Haslemere Travel and Aito Specialist Travel Agents’ Gemma Antrobus shares tips for effective time management
As a business owner in the travel sector, there never seem to be enough hours in the day to achieve everything I need to do. If I’m ever asked what I’d like for my birthday or for Christmas, the very boring answer that I normally give is “another day in the week, please…” That is despite the fact that, as a colleague reminded me recently, while an extra day in the week would be very useful, I’d probably spend it working rather than enjoying it with family and friends. Unfortunately, their words ring true.
This got me thinking about how I structure my days and whether I am so busy because I simply am not organising myself well; I always seem to be trying to spin too many plates at the same time. It’s hard to accept that you’re disorganised, or unproductive, if you seem to tick off most things your to-do list. What I wanted to know was if/how I could I use my time more efficiently.
One of the greatest misconceptions is that the business owner – or a member of their team who never shuts off, is always working, and constantly on their phones for business purposes, alongside carrying a very high level of stress – must be the most successful person in the business, and therefore is doubtless also earning the most.
While there are certainly times when working flat out is required, this should definitely not be continuous, and should not be worn as a badge of honour, especially when we know that we should all, ideally, be striving for that elusive, but better, work-life balance.
My search for tips on how to become more productive and efficient with my time drew me to interviews with, and books written about, Warren Buffett, one of the most successful businessmen and investors of the 20th century.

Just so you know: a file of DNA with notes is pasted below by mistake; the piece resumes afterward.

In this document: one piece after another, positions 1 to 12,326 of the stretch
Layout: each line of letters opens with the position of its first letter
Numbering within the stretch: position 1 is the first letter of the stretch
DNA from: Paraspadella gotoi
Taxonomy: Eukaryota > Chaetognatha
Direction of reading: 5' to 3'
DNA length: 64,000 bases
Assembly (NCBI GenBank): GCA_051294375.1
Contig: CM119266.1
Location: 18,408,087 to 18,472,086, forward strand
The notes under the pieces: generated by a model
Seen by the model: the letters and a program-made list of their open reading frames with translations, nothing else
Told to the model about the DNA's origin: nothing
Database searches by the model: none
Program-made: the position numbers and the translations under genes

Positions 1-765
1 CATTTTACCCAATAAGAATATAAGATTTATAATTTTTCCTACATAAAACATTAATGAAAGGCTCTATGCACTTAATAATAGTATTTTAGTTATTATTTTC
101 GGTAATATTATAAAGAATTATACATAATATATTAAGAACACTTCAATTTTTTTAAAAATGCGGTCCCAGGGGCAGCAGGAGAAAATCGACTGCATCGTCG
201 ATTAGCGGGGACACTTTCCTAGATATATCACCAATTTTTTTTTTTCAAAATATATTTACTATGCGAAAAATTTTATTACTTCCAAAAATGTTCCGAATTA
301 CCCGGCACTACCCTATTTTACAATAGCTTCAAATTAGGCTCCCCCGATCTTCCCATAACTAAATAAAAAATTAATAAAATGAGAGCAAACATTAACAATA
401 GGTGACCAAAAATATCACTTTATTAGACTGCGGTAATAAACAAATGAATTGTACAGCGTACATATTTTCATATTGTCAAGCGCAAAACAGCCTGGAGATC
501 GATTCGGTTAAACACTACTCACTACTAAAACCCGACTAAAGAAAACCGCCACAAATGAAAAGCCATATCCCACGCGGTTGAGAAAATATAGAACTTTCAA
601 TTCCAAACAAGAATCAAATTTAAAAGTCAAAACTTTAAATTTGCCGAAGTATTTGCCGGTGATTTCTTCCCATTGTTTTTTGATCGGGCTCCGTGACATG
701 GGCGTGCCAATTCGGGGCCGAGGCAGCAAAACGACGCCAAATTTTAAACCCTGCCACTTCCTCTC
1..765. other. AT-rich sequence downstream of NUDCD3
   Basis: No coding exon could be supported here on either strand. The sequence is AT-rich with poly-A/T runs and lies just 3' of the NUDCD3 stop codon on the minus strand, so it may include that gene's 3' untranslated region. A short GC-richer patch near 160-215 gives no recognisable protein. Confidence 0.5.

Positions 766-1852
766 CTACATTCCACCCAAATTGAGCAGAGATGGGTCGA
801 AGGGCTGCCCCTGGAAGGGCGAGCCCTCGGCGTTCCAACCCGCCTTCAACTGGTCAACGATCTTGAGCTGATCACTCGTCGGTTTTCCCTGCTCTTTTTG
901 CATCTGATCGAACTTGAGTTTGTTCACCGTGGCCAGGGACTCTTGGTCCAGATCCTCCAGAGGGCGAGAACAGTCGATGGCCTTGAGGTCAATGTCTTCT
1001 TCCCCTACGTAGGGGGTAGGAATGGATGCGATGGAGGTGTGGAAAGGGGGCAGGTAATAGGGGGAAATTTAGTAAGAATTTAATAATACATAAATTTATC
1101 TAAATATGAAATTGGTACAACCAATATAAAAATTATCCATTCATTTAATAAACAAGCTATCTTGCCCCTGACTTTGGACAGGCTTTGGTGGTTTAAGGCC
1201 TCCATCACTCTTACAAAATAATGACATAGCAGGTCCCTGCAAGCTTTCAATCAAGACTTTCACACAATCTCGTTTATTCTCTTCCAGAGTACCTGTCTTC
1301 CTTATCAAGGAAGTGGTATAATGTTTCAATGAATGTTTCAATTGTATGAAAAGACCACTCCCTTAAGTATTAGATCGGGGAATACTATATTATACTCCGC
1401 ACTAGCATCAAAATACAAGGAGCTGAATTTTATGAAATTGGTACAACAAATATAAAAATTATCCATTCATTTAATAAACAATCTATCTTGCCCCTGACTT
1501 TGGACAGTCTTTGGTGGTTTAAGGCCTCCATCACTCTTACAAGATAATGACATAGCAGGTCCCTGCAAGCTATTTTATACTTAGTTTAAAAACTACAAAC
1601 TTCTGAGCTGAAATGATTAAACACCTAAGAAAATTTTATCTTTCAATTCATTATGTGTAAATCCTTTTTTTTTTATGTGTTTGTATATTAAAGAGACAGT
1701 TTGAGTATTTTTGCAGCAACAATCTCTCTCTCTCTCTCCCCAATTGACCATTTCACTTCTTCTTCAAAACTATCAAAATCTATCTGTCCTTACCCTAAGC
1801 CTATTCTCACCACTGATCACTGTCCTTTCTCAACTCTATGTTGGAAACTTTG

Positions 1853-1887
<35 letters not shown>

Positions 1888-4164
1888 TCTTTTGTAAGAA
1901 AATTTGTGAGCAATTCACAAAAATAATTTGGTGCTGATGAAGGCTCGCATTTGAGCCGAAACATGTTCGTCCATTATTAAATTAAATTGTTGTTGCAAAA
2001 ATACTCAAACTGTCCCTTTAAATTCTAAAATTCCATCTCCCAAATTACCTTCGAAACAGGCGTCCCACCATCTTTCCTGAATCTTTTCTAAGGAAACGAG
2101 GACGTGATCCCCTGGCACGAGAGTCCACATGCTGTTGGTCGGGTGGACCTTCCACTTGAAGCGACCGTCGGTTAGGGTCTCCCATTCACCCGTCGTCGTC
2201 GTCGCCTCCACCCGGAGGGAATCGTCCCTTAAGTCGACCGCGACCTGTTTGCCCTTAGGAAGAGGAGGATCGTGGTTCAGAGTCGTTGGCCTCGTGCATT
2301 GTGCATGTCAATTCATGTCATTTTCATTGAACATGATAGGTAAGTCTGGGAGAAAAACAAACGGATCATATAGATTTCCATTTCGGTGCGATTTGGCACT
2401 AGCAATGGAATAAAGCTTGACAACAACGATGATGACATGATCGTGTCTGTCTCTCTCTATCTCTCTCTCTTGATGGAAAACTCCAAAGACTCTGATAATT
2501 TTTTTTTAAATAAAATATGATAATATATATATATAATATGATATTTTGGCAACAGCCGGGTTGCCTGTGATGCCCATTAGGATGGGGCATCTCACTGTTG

At the grand old age of 93, and with an empire worth over $100 billion, Buffett still goes into his office regularly, but his many years of experience in business have taught him how to be supremely productive. This enables him to really enjoy his later years in life, rather than to be tied to his desk.
What I’ve learnt from Warren Buffett is simple: you must be really committed to completing just five goals, or to-do items, daily
I found that his very simple method of improving productivity was a great place to start. He keeps it incredibly simple with what he calls his 5/25 rule. It can, literally, be applied to anything.
I make lists all the time – and I expect you do too. Unfortunately, juggling these all at once, adding to them daily, occasionally ticking things off but rarely, if ever, completing them all, means the lists just get longer, which is hugely frustrating.
What I have learnt from Buffett is simple: you must be really aggressively committed to completing just five goals, or to-do items, daily. Each day, write your list of 25 jobs or tasks, but highlight – and focus on – just the five most important ones.
Complete those, and you will find that, by concentrating solely on the key five tasks, and committing fully to that minimum number of goals, you will increase the chance of completing them far more than if you simply try to juggle the full 25 items on the list that you started off with. The following day, you take the original list, which may now have new tasks added to it, and do the same – and repeat, day after day.
If this sounds simple, that’s because it is, but it is also incredibly effective at the same time. By following this strategy, you are actively acknowledging that you just can’t do everything at once, which is, while I hate to admit it, very true.
If you delve further into how some of the world’s most successful businesspeople plan their days to maximise efficiency, it’s fascinating to see that their methods are just as basic and straightforward as Buffett’s way of working. How does that well-known phrase go? Ah yes: KISS (keep it simple, stupid).